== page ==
Sometime around 1974, Hickory sold the Simca Special car to a friend: Rod Neubert of Pacifica, who owned it for the next 10 years.
The car underwent changes to the wheels and powertrain during that period. Over the years, the chrome plating on the wire wheels had rusted badly, and Hickory had always thought they seemed aesthetically too light to bear the body's visual mass.
So he and Neubert swapped wheels: The cast wheels of Hickory's Castagna-bodied Fiat went to the Simca; the Davtons -- with fresh paint instead of chrome -- went to the Fiat. Hickory thinks both cars benefited.
Not content with the car's performance, Neubert had a service station in Pacifica install the car's current engine, a 1.4-liter Datsun, with an automatic transmission. The swap never has been quite complete because the engine's downdraft carburetor sits so high that, with the hood closed, it can hardly breathe (Hickory plans to solve this problem with sidedraft carburetion).
As a result of its poor drivability the car sat behind the service station for five or six years. It proceeded to deteriorate there, not only from ocean weather, but at the hands and feet of kids from a nearby school who regularly played in and on it.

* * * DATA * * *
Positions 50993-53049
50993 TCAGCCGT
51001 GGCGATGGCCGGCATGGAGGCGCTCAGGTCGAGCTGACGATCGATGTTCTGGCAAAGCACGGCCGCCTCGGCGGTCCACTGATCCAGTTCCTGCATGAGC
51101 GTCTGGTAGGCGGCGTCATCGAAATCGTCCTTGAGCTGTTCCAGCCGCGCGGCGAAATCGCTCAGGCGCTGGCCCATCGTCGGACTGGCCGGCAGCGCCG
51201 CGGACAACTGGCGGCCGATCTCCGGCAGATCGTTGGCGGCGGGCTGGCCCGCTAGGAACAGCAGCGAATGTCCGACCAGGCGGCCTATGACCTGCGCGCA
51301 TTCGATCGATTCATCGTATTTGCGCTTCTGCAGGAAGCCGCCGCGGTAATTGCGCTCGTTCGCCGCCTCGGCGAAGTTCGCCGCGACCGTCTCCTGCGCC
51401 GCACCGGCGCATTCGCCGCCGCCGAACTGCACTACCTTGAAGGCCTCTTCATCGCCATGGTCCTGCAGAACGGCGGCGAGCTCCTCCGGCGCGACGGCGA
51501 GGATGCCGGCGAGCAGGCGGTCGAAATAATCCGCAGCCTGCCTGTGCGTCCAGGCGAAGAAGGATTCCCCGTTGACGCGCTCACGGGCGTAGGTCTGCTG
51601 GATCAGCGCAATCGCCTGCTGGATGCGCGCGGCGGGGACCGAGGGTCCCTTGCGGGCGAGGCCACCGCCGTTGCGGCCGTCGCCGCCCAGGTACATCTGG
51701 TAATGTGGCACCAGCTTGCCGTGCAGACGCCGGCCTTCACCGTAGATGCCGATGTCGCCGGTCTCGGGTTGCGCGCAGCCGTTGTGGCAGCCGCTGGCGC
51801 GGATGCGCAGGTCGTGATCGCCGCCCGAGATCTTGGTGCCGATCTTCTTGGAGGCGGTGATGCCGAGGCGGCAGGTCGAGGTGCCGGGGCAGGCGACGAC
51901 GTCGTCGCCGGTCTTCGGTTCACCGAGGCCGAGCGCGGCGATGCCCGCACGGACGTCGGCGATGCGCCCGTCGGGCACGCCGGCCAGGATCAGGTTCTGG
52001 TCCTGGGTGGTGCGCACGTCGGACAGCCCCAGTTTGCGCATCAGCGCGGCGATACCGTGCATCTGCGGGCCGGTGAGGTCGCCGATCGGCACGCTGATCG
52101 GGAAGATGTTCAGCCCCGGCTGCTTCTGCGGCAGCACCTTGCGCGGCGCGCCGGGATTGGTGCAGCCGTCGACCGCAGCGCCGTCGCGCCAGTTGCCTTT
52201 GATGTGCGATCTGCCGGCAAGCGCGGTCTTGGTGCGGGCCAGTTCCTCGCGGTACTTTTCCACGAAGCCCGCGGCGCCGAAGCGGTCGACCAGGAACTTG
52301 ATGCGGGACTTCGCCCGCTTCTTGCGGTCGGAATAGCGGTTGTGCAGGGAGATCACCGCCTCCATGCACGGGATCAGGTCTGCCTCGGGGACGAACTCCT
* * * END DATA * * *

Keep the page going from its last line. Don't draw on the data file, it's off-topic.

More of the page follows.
The car eventually found its way back to Neubert's garage but lost its spot in 1984 to his wife's new Jaguar. Faced with the prospect of scrapping the car, he traded it back to Hickory, who was moving to Chino Valley, Arizona, at the time.
Luckily, the Exner thesis car has survived some 40 years and several close scrapes with oblivion. It is in need of restoration again, and Hickory says it will get one. He has begun bringing it back to the condition in which it was circa 1966, albeit with the Datsun engine still in place.
In our final section, learn more about Virgil Exner, Jr., and his career since the Simca Special.